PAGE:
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Netanyahu: Claims judicial reform will end Israel’s democracy are ‘baseless’

“The attempt to restore the correct balance between the branches of government is not the destruction of democracy, but the strengthening of democracy,” says the Israeli prime minister.

Israeli Prime Minister Benjamin Netanyahu leads a Cabinet meeting in Jerusalem, Jan. 3, 2023. Credit: Haim Zach/GPO.
Israeli Prime Minister Benjamin Netanyahu leads a Cabinet meeting in Jerusalem, Jan. 3, 2023. Credit: Haim Zach/GPO.

Israeli Prime Minister Benjamin Netanyahu on Sunday rejected as “baseless” claims by critics that his government’s proposed judicial reforms would mark the end of the country’s democracy, and vowed to implement the plan “responsibly.”

“The truth is that the balance between the branches of government has been violated over the past two decades,” Netanyahu said at the start of the weekly Cabinet meeting. “This unusual phenomenon does not exist anywhere else in the world—not in the United States, not in Western Europe and not during Israel’s first 50 years of existence.”

The attempt to restore the “correct balance” between the branches of government “is not the destruction of democracy, but the strengthening of democracy,” he added.

Israeli Justice Minister Yariv Levin announced on Wednesday a far-reaching program for judicial reform, with an emphasis on reining in the Supreme Court.

Levin’s plan includes changing the way judges are selected so that the Knesset members will have majority say on the Judicial Selection Committee; passing an “override clause,” a law that would give legislators the power to reverse, or “override,” the Supreme Court when it strikes down laws; abolishing the legal justification of “reasonableness” by which the court can cancel Knesset decisions; and empowering ministers to hire and fire their own legal advisers.

In an interview with Maariv released on Thursday, opposition leader Yair Lapid said that “we have to fight for the legal system. I mean, the whole essence of what a state is is that a state is a legal institution. It has a law and the Supreme Court is the interpreter of the law.”

Israel’s judicial system, he continued, “is not destroyed that quickly. We will also hold a dialogue with people from the [governing] coalition in an attempt to explain to them and talk to them about the fact that what is happening here is profoundly improper.”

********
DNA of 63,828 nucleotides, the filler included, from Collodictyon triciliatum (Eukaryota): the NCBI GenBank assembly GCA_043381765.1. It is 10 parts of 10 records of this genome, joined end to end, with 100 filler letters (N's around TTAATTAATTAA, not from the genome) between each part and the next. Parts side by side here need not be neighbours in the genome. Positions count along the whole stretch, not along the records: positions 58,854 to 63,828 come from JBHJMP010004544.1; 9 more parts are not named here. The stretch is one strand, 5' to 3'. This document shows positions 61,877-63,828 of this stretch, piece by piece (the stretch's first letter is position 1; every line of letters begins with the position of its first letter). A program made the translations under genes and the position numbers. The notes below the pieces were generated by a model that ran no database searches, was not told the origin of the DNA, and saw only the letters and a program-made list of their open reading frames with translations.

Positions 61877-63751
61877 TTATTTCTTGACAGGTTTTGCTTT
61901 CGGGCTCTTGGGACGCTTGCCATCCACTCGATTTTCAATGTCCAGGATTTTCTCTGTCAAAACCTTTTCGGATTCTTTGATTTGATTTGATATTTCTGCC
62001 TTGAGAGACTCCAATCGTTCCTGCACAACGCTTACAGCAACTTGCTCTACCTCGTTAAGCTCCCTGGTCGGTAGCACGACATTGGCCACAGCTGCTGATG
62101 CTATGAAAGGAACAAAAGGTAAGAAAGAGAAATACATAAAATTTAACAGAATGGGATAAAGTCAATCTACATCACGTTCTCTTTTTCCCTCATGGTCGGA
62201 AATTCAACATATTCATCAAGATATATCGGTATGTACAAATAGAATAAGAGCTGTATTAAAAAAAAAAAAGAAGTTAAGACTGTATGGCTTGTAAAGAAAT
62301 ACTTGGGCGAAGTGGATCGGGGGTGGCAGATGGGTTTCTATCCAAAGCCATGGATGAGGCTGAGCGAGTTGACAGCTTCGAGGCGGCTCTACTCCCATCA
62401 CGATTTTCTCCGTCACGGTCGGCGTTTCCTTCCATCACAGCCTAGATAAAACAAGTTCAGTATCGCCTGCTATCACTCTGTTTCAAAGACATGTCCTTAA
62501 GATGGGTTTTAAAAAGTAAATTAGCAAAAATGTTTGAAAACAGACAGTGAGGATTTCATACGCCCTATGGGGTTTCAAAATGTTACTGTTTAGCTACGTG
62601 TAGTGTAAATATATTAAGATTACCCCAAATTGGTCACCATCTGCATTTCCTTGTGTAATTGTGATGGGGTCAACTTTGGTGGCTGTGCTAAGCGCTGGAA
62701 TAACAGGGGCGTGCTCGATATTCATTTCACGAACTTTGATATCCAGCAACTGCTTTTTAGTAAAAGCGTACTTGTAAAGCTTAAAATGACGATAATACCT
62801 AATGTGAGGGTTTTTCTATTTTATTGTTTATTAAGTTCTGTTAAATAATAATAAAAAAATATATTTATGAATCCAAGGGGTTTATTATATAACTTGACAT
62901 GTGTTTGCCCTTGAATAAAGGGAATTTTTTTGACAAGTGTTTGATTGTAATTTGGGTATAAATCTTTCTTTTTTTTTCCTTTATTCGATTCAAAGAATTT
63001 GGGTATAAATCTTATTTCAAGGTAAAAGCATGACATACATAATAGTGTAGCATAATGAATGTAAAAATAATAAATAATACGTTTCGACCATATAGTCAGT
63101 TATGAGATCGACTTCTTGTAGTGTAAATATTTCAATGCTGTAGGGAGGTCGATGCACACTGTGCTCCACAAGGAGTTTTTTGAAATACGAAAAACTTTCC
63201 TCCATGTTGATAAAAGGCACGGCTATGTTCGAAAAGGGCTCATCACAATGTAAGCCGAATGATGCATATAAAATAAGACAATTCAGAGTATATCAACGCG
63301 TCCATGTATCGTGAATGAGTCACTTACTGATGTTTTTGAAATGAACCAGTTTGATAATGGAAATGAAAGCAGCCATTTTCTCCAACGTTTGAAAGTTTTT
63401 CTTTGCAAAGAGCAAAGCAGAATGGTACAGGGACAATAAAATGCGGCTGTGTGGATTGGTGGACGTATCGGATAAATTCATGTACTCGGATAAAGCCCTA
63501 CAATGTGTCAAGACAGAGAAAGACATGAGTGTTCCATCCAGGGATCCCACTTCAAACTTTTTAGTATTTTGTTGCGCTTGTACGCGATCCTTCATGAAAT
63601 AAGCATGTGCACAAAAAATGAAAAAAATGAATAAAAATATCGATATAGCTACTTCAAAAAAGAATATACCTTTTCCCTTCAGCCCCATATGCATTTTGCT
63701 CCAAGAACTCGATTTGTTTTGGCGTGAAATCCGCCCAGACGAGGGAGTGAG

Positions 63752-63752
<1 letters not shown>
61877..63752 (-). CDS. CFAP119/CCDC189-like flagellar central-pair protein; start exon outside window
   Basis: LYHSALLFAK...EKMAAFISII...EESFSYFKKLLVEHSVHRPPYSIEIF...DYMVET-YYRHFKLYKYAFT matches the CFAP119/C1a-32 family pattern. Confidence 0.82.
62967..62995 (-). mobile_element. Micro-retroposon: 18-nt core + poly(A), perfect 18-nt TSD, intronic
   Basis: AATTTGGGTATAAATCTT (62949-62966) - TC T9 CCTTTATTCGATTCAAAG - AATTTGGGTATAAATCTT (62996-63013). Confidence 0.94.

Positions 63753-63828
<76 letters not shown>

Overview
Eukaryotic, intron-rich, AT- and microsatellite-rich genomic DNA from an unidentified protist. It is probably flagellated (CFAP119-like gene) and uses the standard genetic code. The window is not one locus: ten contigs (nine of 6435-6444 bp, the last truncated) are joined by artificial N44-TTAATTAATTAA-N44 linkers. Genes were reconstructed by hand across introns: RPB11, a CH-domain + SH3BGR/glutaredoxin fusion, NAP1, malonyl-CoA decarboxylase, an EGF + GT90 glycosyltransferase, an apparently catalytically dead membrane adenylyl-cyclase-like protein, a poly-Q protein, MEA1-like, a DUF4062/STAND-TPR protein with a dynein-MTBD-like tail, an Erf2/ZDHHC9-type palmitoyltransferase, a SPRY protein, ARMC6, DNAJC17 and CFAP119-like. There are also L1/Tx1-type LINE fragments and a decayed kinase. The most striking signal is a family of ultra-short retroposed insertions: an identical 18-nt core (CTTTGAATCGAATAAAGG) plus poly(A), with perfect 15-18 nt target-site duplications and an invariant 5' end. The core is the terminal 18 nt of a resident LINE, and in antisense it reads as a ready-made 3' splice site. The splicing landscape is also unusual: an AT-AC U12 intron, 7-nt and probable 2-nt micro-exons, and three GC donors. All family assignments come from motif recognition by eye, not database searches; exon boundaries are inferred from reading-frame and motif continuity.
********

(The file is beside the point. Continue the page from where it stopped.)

National Unity Party leader Benny Gantz on Thursday called on Netanyahu to include opposition factions in the process of implementing the new government’s judicial reform.

“We are in a real emergency, and therefore I call on Prime Minister Netanyahu to make a decision: Negotiation or confrontation,” said Gantz, adding that the former would “legitimize” any changes to the legal system.

Much of the debate stems from a 1995 decision by then-Supreme Court President Aharon Barak, who announced a “constitutional revolution.” Barak based his decision on two Basic Laws (basic laws are considered to have greater legal stature than regular laws) passed in the early 1990s—Basic Law: Human Dignity and Liberty and Basic Law: Freedom of Occupation. Barak declared they were “the supreme law of the land and constitute part of Israel’s constitution.”

Polls show that the Supreme Court, once considered sacrosanct, has seen its position in the eyes of the Israeli public slide over the last decade as its detractors have criticized it for accumulating too much power, self-selecting its members and basing its decisions on a left-wing worldview that puts it at odds with the letter of the law.

Netanyahu on Sunday also denounced the “wild incitement” against Levin, saying he has been compared to Hitler, and vowed to carry on with the proposed reforms.

“Over the weekend, I saw posters that compared the justice minister to the leader of the Nazis and spoke of the Sixth Reich. This is wild incitement that passed without condemnation by the opposition or the main media outlets,” said Netanyahu.

“This must stop immediately and must be strongly condemned by everyone. A serious and substantive discussion—however pointed— must be held about the reform. We received a clear and strong mandate from the public to carry out what we promised in the [Nov. 1] election campaign, and we will do so. This is the actualization of the will of voters, and this is the essence of democracy,” he added.

Meanwhile, in interviews broadcast on Saturday night by all three major Israeli networks, former Supreme Court President Barak called on Levin to reconsider the proposals, arguing that they give too much power to the Knesset and as a result remove all recourse to protect citizens from having their rights infringed upon.

Barak called the planned reforms “a series of poison pills” and urged Israelis to resist them through all legal means.

“If putting me to death would put an end to this drastic shake-up,” Barak added, “I’d be prepared to go before a firing squad.”

The interviews were immediately followed by ones with Levin, who said Barak “does not understand the essence of democracy,” and rejected the possibility of establishing a committee including him to devise a compromise to the judicial reform plans.

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